In the mid 1700s Royal Naval ships found a way to make extra money from one simple dish, bone broth.
Ships were out to sea for a long time so the cook made soup. To make broth they would take the large soup pot, fill it with water, add bones and maybe some bay leaves for flavor. The next step was simple, let it cook for hours. When the broth was rich with flavor they made soup, kept the bones and filled the pot with more water for the second, third, fourth and fifth batch of broth from the same bones.
After the first batch was done, however, a thick layer of fat sat on top of the pot. It was too much for the soup so the cook skimmed it off and saved the rich fat in empty beef or pork barrels.
When the ship returned to port the naval cook met individuals in the shipyard looking to purchase the rich fat skimmed from the top of the pot. This valuable ingredient was used for making candles, soap and cooking. The money was the fund, the skimmed fat was the slush, historically giving us the origin of the phrase slush fund.
Today rich bone broth is prized for healing ailing intestinal tracks as well as nourishing hungry bodies. The broth, rich in amino acids (specifically arginine, glycine and poline) as well as gelatin that improves callagen and intestinal healing. Many people take a mixture of bones, broil them and then make broth. Personally I dump a frozen bag of bones into my crock pot, fill it with filtered water, add some bay leaves and apple cider vinegar to extract nutrients from the bones and then my favorite part – leave!
The rule of thumb is to keep cooking the bones in new water until the bones crumble between your fingers. I often cook one perpetual crock pot for five days solid, emptying the pot each day and refilling it with fresh filtered water. This one bag of soup bones will yield gallons upon gallons of bone broth, a new pot every day.
Please note there is a difference between healing meat stock which is used to heal the intestinal tract (click here for healing meat stock) and bone broth which we are discussing here. Bone broth will not heal a Leaky Gut but is nourishing.
Variations: add onions, carrots, celery and peppercorns to the pot while cooking.
My personal favorite cup of broth: one egg yolk from a grass fed, free ranging, bug eating, sun soaking chicken, lots of salt, pepper, turmeric and a heaping teaspoon of coconut oil. It’ll make your tongue so happy it’ll jump out your mouth and slap your eyebrows.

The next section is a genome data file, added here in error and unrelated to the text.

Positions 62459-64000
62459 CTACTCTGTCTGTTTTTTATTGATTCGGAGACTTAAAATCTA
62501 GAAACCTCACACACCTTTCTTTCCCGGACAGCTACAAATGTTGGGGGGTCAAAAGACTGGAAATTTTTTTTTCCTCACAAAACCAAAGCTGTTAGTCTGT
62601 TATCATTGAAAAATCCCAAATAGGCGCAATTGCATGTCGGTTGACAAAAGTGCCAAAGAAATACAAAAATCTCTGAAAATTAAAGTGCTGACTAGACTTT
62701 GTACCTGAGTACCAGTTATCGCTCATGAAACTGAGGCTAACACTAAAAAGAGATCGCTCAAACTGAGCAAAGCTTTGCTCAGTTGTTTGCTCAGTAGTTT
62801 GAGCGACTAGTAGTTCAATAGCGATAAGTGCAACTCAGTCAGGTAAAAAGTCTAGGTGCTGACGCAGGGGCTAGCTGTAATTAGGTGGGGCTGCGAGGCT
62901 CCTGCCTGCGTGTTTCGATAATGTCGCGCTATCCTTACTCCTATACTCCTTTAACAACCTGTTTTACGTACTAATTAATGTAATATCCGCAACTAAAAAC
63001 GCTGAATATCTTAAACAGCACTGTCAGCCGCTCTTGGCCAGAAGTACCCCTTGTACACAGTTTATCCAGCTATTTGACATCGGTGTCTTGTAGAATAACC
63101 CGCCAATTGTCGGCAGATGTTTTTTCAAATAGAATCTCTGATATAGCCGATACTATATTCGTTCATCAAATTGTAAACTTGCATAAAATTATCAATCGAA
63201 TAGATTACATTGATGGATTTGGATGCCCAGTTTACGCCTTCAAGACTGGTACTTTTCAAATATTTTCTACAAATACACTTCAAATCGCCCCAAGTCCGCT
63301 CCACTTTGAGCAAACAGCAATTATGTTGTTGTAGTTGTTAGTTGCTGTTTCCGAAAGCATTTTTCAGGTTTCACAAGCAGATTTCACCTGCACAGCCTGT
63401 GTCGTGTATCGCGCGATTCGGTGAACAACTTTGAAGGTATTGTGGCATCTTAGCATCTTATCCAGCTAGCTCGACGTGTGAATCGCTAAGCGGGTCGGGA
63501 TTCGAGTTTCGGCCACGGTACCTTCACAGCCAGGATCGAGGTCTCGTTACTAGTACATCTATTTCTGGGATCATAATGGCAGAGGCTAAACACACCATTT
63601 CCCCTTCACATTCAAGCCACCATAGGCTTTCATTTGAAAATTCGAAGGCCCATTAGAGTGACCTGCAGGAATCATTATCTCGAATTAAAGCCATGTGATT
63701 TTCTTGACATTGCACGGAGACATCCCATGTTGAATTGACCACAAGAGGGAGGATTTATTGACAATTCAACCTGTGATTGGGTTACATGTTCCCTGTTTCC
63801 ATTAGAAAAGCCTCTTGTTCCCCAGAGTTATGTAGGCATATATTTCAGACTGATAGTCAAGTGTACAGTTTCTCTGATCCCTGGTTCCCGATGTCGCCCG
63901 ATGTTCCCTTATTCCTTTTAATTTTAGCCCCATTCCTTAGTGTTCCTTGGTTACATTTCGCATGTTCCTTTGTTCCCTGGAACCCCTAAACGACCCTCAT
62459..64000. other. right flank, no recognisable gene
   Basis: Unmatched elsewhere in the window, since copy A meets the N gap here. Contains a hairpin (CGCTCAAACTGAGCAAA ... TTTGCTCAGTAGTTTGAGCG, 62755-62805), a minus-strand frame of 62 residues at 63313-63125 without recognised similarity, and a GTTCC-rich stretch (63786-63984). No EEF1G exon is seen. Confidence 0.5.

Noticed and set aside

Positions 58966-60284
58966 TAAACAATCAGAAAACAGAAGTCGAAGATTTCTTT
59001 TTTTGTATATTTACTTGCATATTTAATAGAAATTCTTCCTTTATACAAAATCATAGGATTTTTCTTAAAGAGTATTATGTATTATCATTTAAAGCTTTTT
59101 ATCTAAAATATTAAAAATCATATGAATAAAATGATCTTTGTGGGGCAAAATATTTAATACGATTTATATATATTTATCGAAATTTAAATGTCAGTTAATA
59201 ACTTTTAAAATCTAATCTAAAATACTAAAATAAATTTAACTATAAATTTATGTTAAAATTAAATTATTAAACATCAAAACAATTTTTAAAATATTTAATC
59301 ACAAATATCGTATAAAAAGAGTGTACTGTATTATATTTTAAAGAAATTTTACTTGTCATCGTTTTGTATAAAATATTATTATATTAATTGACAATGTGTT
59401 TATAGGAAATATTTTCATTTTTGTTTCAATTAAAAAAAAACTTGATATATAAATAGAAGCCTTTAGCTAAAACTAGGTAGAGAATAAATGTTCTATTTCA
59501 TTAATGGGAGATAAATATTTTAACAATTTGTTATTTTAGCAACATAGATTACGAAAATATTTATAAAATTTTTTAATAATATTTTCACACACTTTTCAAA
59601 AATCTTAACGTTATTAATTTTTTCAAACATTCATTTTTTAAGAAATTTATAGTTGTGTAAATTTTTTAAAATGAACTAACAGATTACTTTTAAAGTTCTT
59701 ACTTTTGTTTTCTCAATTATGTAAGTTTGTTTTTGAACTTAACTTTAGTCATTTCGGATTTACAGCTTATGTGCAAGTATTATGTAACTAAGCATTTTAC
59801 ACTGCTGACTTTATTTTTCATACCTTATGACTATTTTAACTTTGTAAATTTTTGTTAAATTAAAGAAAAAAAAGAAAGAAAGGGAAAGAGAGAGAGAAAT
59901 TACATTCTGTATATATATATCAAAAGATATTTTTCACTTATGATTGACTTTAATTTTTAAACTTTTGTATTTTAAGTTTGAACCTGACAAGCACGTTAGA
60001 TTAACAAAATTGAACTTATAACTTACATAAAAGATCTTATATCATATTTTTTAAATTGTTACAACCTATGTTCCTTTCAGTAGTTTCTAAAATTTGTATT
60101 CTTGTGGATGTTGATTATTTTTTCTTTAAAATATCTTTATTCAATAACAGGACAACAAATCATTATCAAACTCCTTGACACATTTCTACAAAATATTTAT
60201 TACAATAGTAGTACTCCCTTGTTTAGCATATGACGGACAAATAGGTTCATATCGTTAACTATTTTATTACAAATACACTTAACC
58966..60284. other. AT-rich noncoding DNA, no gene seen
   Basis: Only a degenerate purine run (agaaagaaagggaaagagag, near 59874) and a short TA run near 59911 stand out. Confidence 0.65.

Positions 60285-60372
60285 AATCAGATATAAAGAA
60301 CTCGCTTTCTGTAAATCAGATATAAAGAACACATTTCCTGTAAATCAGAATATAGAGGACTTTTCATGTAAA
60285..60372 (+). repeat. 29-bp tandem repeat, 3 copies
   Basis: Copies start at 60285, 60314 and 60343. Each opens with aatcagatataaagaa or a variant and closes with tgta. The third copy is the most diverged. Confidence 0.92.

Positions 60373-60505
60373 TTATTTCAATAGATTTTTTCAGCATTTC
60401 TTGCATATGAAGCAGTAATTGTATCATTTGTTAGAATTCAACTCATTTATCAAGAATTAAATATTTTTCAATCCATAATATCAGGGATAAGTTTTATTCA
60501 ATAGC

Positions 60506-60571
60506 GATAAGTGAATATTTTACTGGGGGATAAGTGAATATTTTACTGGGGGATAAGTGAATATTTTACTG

*Nourishing Plot is written by a mom whose son has been delivered from the effects of autism (asperger’s syndrome), ADHD, bipolar disorder/manic depression, hypoglycemia and dyslexia through food. This is not a newsarticle published by a paper trying to make money. This blog is put out by a mom who sees first hand the effects of nourishing food vs food-ish items. No company pays her for writing these blogs, she considers this a form of missionary work. It is her desire to scream it from the rooftops so that others don’t suffer from the damaging affect of today’s “food”.
*If you learned something from this post share it so others can do the same. To support the efforts of this blog shop the links above like this one. You pay the same shopping through Amazon while the author receives a small referral fee from Amazon. This offsets the costs of this site.
*If you would like to receive further posts from this author go to the Nourishing Plot Facebook page linked by clicking here. Once there, “like” a handfull of articles so future posts are uploaded into your Facebook newsfeed.
“American Slang,” History Channel, 2013.
McNally, William, Evils & Abuses in Naval & Merchant Service, 1839.
The Gentleman’s Magazine, 1756
The Royal Navy-men’s Advocate, 1757
Topicsadditives ADHD adrenal anxiety autism B12 behavior bipolar butter candida cholesterol coconut oil depression Dr. Natasha Campbell-McBride drugs fat fluoride food intolerances GAPS GAPS approved GAPS recipe GAPS snack GMO healing heavy metals heavy metal toxicity home schooling hormones iodine kefir microbiome natural healing nutrient dense nutrient dense foods probiotic probiotics recipe recipes research sauerkraut thyroid toxicity toxins wheat yogurt
Subscribe to our blog posts!